Coast Guard, DHS.
Temporary final rule.
The Coast Guard is establishing temporary special local regulations for the OPA Atlantic City Grand Prix, a marine event to be held on the waters of the Atlantic Ocean adjacent to Atlantic City, New Jersey. These special local regulations are necessary to provide for the safety of life on navigable waters during the event. This action is intended to restrict vessel traffic in portions of the Atlantic Ocean adjacent to Atlantic City, New Jersey during the event.
This rule is effective from 9:30 a.m. to 3:30 p.m. on July 17, 2005.
Comments and material received from the public, as well as documents indicated in this preamble as being available in the docket, are part of docket CGD05-05-067 and are available for inspection or copying at Commander (oax), Fifth Coast Guard District, 431 Crawford Street, Portsmouth, Virginia 23704-5004, between 9 a.m. and 2 p.m., Monday through Friday, except Federal holidays.Start Further Info
FOR FURTHER INFORMATION CONTACT:
Dennis Sens, Project Manager, Auxiliary and Recreational Boating Safety Branch, at (757) 398-6204.End Further Info End Preamble Start Supplemental Information
We did not publish a notice of proposed rulemaking (NPRM) for this regulation. Under 5 U.S.C. 553(b)(B) the Coast Guard finds that good cause exists for not publishing an NPRM. Publishing an NPRM would be impracticable. The event will take place on July 17, 2005. Because of the danger posed by high-speed powerboats racing in a closed circuit, special local regulations are necessary to provide for the safety of event participants, spectator craft and Start Printed Page 37037other vessels transiting the event area. For the safety concerns noted, it is in the public interest to have these regulations in effect during the event.
Under 5 U.S.C. 553(d)(3), the Coast Guard finds that good cause exists for making this rule effective less than 30 days after publication in the Federal Register. Delaying the effective date would be contrary to the public interest, since immediate action is needed to ensure the safety of the event participants, spectator craft and other vessels transiting the event area. However advance notifications will be made to affected waterway users via marine information broadcasts and area newspapers.
Background and Purpose
On July 17, 2005, the Offshore Performance Association will sponsor the OPA Atlantic City Grand Prix. The event will consist of approximately 40 offshore powerboats conducting high-speed competitive races on the waters of the Atlantic Ocean adjacent to Atlantic City, New Jersey. A fleet of approximately 200 spectator vessels is expected to gather nearby to view the competition. Due to the need for vessel control during the event, vessel traffic will be temporarily restricted to provide for the safety of participants, spectators and transiting vessels.
Discussion of Rule
The Coast Guard is establishing temporary special local regulations on specified waters of the Atlantic Ocean adjacent to Atlantic City, New Jersey. The regulated area includes a 3-mile long seciton of the Atlantic Ocean south of Absecon Inlet, extending approximately 300 yards out from the shoreline. The temporary special local regulations will be enforced from 9:30 a.m. to 3:30 p.m. on July 17, 2005, and will restrict general navigation in the regulated area during the races. Except for participants in the OPA Atlantic City Grand Prix and persons or vessels authorized by the Coast Guard Patrol Commander, no person or vessel may enter or remain in the regulated area.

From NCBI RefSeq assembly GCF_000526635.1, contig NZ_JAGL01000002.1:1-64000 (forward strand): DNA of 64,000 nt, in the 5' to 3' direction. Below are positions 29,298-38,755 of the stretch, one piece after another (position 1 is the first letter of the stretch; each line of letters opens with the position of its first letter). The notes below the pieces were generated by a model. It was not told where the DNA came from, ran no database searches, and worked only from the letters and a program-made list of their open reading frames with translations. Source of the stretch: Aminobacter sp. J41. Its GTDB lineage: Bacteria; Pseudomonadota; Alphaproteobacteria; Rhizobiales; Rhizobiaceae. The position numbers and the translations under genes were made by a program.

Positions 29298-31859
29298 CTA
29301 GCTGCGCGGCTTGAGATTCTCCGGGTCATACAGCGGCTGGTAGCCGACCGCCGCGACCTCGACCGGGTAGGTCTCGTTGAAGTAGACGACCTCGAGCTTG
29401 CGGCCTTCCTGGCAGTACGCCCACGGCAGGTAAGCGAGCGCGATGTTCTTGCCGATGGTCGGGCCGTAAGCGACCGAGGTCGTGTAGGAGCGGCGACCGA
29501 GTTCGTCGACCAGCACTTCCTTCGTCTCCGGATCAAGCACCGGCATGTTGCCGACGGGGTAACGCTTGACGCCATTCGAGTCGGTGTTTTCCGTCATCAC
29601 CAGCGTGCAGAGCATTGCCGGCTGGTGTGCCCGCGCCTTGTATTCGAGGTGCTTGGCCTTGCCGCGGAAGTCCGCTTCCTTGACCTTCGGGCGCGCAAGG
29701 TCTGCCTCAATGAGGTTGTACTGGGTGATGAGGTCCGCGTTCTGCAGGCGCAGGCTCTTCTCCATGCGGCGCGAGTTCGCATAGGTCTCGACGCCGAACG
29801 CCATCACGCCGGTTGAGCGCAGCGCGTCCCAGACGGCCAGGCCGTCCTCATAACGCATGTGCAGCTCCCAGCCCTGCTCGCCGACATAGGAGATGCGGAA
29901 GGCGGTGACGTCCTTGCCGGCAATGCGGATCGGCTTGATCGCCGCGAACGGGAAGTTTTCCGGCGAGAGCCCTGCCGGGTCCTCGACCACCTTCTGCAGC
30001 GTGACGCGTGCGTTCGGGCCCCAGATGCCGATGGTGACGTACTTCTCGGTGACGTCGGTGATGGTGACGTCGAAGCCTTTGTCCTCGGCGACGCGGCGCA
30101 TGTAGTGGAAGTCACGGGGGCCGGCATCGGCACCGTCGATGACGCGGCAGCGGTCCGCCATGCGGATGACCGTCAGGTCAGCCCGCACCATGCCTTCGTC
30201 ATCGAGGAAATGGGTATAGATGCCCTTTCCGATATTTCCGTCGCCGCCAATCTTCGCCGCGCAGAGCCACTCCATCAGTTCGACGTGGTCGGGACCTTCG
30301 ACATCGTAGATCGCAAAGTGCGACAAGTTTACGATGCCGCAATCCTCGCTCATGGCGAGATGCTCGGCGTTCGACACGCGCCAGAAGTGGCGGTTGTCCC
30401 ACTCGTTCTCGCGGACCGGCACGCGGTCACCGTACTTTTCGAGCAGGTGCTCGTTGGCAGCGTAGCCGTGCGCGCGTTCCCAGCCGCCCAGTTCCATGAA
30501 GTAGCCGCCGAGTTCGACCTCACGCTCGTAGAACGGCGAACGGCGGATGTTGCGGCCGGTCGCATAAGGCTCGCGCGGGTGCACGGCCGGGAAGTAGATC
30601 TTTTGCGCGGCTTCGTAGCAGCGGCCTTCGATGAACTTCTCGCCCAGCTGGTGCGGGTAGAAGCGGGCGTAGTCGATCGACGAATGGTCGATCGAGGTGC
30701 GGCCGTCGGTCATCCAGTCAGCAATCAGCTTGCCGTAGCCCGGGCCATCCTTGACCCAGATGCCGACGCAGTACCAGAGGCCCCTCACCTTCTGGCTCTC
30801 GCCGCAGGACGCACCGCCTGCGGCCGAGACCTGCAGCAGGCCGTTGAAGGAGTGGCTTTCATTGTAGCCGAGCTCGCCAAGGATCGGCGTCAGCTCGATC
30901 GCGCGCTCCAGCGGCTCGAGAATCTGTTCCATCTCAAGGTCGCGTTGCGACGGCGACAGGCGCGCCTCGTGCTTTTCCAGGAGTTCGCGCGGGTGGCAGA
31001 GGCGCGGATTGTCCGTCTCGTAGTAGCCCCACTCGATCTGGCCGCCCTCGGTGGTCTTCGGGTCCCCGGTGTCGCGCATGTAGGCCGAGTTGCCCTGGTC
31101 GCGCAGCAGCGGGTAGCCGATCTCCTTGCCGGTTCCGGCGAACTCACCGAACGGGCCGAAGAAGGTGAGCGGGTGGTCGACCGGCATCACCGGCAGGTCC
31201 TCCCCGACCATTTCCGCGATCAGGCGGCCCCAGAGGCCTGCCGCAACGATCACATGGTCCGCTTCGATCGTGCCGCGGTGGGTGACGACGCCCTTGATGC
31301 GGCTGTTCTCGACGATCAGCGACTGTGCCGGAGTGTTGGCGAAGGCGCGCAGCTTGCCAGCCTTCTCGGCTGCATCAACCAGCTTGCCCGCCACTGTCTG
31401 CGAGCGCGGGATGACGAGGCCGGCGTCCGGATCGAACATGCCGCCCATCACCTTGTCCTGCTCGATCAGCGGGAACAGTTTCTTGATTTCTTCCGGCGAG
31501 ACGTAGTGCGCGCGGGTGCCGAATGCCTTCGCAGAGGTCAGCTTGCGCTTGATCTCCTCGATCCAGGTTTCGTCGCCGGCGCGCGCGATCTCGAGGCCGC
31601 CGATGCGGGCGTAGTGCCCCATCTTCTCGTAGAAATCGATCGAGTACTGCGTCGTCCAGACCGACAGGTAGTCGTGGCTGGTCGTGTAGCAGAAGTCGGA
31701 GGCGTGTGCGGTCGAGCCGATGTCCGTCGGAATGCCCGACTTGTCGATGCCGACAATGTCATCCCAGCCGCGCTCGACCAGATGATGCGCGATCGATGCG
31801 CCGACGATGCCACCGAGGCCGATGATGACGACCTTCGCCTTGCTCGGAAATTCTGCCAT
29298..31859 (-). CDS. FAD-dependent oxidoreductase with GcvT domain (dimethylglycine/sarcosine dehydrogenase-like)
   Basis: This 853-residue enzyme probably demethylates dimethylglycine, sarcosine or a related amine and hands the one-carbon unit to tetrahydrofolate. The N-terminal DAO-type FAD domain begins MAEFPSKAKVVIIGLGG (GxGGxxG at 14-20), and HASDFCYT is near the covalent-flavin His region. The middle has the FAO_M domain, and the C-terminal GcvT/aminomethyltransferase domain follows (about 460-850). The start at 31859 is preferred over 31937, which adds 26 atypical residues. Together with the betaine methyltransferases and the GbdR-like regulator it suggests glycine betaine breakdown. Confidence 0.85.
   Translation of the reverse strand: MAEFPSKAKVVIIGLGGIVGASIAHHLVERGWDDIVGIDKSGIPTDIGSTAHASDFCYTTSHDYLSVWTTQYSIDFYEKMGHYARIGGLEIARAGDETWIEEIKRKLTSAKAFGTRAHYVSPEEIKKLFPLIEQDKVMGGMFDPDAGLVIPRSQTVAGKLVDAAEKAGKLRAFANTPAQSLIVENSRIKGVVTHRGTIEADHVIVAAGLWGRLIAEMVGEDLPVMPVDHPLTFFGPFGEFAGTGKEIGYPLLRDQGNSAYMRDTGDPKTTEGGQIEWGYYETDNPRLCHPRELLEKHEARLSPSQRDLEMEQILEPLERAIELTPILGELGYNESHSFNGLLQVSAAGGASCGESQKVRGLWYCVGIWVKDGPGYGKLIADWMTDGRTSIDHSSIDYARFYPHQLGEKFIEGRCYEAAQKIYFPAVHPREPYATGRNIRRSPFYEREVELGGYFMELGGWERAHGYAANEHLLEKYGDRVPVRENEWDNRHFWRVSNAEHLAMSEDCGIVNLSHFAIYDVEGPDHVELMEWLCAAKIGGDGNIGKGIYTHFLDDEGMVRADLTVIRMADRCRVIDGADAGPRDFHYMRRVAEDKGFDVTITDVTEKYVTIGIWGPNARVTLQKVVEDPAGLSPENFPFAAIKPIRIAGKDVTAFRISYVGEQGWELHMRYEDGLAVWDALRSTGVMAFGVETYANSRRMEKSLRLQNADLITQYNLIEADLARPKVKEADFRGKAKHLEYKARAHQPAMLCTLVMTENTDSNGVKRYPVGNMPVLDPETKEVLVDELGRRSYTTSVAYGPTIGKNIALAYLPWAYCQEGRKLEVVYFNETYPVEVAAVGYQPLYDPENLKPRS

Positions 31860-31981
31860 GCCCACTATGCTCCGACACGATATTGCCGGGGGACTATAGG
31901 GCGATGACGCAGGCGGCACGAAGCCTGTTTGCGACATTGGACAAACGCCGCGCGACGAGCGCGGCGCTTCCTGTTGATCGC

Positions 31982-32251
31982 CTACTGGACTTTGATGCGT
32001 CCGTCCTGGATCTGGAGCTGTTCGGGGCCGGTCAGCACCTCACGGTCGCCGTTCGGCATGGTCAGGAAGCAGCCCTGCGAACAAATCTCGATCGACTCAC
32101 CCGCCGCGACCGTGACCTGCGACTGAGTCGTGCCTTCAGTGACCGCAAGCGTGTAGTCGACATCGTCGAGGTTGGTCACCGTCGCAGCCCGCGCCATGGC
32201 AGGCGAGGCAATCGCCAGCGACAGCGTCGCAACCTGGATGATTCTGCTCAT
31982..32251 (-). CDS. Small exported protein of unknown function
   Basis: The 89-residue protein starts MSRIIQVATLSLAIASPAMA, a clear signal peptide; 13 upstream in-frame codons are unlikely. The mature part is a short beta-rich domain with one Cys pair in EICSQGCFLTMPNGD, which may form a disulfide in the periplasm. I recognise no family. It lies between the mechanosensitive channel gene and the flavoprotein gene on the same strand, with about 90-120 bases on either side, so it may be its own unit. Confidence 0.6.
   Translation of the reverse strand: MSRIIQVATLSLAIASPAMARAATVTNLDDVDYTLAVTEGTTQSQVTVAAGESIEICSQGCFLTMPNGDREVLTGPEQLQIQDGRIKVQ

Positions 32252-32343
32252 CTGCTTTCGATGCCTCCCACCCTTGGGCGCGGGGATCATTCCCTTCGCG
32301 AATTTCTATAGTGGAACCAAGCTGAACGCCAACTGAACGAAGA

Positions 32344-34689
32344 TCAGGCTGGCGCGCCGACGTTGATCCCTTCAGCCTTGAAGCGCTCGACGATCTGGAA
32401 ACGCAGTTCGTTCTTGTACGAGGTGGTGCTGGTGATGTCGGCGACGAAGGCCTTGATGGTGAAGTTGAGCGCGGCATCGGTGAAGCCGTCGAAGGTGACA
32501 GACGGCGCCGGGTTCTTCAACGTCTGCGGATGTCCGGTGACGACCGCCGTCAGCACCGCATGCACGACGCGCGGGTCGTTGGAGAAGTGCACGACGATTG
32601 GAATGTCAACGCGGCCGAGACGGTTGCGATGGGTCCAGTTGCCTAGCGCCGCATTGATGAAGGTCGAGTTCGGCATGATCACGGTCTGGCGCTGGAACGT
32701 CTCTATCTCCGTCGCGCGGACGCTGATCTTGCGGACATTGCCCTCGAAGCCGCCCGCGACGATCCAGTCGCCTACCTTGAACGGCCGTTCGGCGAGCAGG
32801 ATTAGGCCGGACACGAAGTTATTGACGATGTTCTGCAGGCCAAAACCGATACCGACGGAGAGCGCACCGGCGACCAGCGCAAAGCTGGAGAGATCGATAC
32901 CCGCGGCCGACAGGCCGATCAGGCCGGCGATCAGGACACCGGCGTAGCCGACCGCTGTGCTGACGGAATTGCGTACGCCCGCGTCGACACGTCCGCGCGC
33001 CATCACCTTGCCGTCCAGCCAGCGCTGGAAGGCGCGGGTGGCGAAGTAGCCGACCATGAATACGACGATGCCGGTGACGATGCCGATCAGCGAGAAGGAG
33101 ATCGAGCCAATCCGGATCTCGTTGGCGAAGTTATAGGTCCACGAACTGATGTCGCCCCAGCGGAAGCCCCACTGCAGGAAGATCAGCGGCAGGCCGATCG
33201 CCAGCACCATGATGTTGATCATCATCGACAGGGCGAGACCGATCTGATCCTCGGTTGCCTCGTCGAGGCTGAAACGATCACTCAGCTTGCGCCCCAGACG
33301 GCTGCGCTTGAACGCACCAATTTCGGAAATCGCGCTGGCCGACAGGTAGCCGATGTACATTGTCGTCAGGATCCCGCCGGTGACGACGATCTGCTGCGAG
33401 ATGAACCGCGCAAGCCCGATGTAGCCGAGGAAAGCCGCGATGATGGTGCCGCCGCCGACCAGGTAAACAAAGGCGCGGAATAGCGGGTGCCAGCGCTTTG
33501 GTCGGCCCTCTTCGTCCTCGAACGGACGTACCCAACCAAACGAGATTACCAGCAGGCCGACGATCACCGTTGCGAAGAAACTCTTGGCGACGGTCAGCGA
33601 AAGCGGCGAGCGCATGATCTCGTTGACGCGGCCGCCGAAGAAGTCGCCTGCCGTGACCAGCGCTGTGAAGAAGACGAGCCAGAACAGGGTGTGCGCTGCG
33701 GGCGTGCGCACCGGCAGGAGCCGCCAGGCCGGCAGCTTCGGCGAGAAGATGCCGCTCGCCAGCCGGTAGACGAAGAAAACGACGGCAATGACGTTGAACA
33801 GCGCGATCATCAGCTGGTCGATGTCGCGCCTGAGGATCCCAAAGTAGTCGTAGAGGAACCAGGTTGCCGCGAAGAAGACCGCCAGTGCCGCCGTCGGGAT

This rule is not a “significant regulatory action” under section 3(f) of Executive Order 12866, Regulatory Planning and Review, and does not require an assessment of potential costs and benefits under section 6(a)(3) of that Order. The Office of Management and Budget has not reviewed it under that Order. It is not “significant” under the regulatory policies and procedures of the Department of Homeland Security (DHS).
We expect the economic impact of this rule to be so minimal that a full Regulatory Evaluation under the regulatory policies and procedures of DHS is unnecessary.
Although this regulation will prevent traffic from transiting a portion of the atlantic Ocean adjacent to Atlantic City, New Jersey during the event, the effect of this regulation will not be significant due to the limited duration that the regulated area will be in effect and the extensive advance notifications that will be made to the maritime community via the Local Notice to Mariners, marine information broadcasts, and area newspapers, so mariners can adjust their plans accordingly. Additionally, the regulated area has been narrowly tailored to impose the least impact on general navigation yet provide the level of safety deemed necessary.
Under the Regulatory Flexibility Act (5 U.S.C. 601-612), we have considered whether this rule would have a significant economic impact on a substantial number of small entities. The term “small entities” comprises small businesses, not-for-profit organizations that are independently owned and operated and are not dominant in their fields, and governmental jurisdictions with populations of less than 50,000.
The Coast Guard certifies under 5 U.S.C. 605(b) that this rule will not have a significant economic impact on a substantial number of small entities, some of which might be small entities: the owners or operators of vessels intending to transit this section of the Atlantic Ocean during the event.
This rule would not have a significant economic impact on a substantial number of small entities for the following reasons. This rule would be in effect for only a limited period. Affected waterway users can pass safely around the regulated area. Before the enforcement period, we will issue maritime advisories so mariners can adjust their plans accordingly.
If you think that your business, organizations, or governmental jurisdiction qualifies as a small entity and that this rule would have a significant economic impact on it, please submit a comment (see ADDRESSES) explaining why you think it qualifies and how and to what degree this rule would economically affect it.
Assistance for Small Entities
Under section 213(a) of the Small Business Regulatory Enforcement Fairness Act of 1996 (Pub. L. 104-121), we want to assist small entities in understanding the rule so that they could better evaluate its effects on them and participate in the rulemaking process. If the rule would affect your small businesses, organization, or governmental jurisdiction and you have questions concerning its provisions or options for compliance, please contact the address listed under ADDRESSES. The Coast Guard will not retaliate against small entities that question or complain about this rule or any policy or action of the Coast Guard.